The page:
le& than half the Dillance which is and extended near thirty Feet 
here mention^ : but whoever will from the Trunk, many 0/ which 
hf at the Trouble to view any of were by the Weight of the Fruit in 
the& Trees which have been feme Summer brought down to the 
Years fbnding, will always find, Ground ; 'fo were obliged to be fup- 
where by Accident one of thefe ported with Poles all around the 
Trees has been planted agabft n Tree toward the Extremity of the 
Building, where the Branches have Branches, to prevent their lying up- 
had room to fpread, diat this Tree on the Ground ; and this Tree had 
has product nu>re Fruit than twelve its Branches fo difpos'd as to form a 
Trees which have been crouded natural Parabola of forty Feet in 
cIo&, and have not had room for Height, bearing from the loweft tp 
their Branches to extend. There the higheft Branches : fo that in a 
are feme Pear-trees now growing kindly Seafoii, when the Bloflbms 
which fpread more than hity Feet eicaped the Froft, it hath produced 
in Length, and are upward of twenty upward of two thoufand Pears; 
Feet high, which produce a much which were much better flavoured 
greater Quantity of Fruit than, if than any of the fame Sort, which t 
there had been three Trees they wolud have yet tailed. This Inftance I 
have done, in the dune room, as* mention, only to ihew how much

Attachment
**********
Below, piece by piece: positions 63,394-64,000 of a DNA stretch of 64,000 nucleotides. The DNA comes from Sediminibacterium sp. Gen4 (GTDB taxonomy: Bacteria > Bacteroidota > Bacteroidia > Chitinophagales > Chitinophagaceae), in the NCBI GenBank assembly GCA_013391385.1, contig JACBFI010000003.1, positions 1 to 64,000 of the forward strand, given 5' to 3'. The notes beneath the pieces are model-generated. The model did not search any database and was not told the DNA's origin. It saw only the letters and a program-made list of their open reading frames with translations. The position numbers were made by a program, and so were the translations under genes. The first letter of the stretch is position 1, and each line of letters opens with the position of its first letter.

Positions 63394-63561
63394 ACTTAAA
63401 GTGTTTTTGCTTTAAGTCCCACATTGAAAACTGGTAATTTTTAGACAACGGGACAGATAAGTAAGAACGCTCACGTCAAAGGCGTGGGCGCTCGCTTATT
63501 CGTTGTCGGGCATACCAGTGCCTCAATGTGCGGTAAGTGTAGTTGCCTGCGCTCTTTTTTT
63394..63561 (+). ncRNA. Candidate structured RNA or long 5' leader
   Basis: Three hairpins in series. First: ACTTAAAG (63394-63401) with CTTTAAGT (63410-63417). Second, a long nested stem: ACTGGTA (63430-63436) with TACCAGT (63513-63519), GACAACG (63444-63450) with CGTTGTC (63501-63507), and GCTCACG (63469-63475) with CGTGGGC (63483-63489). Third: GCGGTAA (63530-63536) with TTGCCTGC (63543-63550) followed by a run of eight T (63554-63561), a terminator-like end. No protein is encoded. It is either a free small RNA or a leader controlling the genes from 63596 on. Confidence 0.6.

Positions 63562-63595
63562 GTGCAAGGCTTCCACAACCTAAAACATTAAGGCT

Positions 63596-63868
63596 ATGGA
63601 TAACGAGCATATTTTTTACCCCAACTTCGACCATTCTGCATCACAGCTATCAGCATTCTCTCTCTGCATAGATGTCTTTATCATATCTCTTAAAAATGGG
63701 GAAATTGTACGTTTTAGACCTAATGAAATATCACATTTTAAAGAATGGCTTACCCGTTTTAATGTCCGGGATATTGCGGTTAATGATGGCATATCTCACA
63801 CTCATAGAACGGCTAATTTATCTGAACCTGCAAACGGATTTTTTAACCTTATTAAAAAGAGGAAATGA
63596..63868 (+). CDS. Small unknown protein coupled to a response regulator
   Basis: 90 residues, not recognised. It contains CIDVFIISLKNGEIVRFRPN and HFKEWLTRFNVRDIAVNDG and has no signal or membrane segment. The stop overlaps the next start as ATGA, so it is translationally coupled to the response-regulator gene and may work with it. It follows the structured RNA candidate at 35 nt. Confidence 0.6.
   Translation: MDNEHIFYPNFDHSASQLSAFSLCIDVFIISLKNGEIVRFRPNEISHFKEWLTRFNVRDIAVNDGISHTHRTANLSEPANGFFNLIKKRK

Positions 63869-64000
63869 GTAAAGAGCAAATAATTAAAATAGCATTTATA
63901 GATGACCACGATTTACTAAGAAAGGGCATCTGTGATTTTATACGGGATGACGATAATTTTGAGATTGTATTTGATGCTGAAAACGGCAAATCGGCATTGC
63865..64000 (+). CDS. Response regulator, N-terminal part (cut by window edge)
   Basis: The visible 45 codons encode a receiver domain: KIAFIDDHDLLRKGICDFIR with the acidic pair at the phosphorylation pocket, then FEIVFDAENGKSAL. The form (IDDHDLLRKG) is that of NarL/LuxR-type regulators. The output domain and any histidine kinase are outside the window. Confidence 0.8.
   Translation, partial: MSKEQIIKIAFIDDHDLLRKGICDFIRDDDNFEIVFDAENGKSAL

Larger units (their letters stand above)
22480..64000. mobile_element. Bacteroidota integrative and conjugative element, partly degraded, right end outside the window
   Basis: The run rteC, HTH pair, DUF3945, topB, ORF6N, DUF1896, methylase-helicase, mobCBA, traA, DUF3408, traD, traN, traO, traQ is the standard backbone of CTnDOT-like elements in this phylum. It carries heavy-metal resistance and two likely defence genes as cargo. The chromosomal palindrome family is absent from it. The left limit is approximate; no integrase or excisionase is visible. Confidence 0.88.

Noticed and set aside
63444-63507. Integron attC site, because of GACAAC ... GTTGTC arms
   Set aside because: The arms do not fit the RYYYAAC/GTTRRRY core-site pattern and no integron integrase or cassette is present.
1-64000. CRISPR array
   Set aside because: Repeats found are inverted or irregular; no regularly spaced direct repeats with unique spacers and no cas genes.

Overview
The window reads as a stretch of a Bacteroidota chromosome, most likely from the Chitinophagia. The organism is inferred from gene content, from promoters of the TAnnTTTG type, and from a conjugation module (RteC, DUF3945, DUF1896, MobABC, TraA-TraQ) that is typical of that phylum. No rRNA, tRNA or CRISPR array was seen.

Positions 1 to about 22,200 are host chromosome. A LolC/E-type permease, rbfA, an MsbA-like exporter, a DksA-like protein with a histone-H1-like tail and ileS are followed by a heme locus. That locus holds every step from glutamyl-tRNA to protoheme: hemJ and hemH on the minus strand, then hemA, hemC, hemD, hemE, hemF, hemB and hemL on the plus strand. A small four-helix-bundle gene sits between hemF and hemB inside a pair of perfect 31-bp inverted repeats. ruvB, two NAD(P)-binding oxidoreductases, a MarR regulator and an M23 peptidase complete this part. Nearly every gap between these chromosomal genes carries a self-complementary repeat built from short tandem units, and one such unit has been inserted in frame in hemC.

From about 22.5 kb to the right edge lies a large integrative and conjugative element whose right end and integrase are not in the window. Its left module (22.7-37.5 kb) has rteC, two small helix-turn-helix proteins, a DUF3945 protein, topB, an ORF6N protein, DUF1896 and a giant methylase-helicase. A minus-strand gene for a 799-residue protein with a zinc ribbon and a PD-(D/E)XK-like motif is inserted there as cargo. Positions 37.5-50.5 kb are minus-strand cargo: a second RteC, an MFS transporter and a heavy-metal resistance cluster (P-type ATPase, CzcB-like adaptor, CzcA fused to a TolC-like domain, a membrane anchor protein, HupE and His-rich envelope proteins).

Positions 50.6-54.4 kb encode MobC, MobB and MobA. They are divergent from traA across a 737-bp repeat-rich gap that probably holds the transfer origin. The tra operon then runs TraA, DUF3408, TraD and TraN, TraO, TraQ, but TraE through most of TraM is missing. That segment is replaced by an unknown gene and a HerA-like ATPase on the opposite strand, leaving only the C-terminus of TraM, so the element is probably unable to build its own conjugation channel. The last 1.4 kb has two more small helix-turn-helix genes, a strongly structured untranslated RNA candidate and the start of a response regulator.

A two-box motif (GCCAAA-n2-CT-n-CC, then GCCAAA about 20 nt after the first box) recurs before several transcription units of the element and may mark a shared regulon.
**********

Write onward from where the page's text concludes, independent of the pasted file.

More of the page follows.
there are Examples enough to prove, one of thefe Trees will fpread, if 
where Trees are planted againft proper room is allowed it ; and iUo 
Houfes, and the Ends of Buildings, to obferve, that as the Branches of 
at about twelve Feet, or much lefs this Tree had never been ihorten*d, 
DiiUnce; becaufe there is Height fo they were fruitful to their Extre* 
of Walling for them to grow : which mities. This ibews the Abfurdity of 
is the Reafon commonly given by the French Gardeners, who do not 
- thofe who plant thefe Trees fo cloie allow more than ten or twelve Feet 
together. But one Tree will bear Dillance to thefe Trees ; and fome 
more Fruit, when the Branches are of their moil approved Writers on 
trained horizontally, than three or this Subje£l have advifed the plant* 
four Trees, whofe Branches are led ing an Apple- tree between the Pear- 
npright : and there never can be any trees, where they are allowed twelve 
Danger of the upper Part of the Wall Feet ; and yet thefe Authors after- 
being left naked or unfumiihM; for ward fay, that a good Pear-tree will 
I have feen a Pear-tree which has (hoot three Feet each Way in one 
fpread more than fifty Feet in Width, Vear : therefore, according to their 
uid covered the Wall upward of own Accoant, the Trees fo planted 
thirty-fix Feet in Height. Thfs was mail have their Branches meet to* 
a Summer Bon-tritien Pear, and was gether in two or three Vears at mod | 
extremely fruitful, which rarely hap- and what mull be the Cafe with fuch 
pens to this Sort when they are not Trees, in five or fix Years, is not 
allowed a large Share of room. The diificult to know. But this Method 

4 I> 3 of 



P Y 

of Planting has not befn pecufiar to 
the French i for tnoft of the Gardens 
sn England have been little better 
planted . Indeed, t hofe Ferfons who 
were intmiled with the making and 
}>lanting mod of the EnffUJb Gar- 
densy had Kttle Skill of their own ; 
ib were obliged to follow the Diie- 
ffions of the Frenth Gardeners 5 of 
whom they had fo great an Opinion, 
as to get their Books tranflated ; and 
to thefe have added fome trifling 
Notes, which rather betrays tbeir 
Wcaknefs : for where they have ob- 
jedted to the little room which their 
Authors had allowed to thefe Trees, 
they have, at the moft, allowed them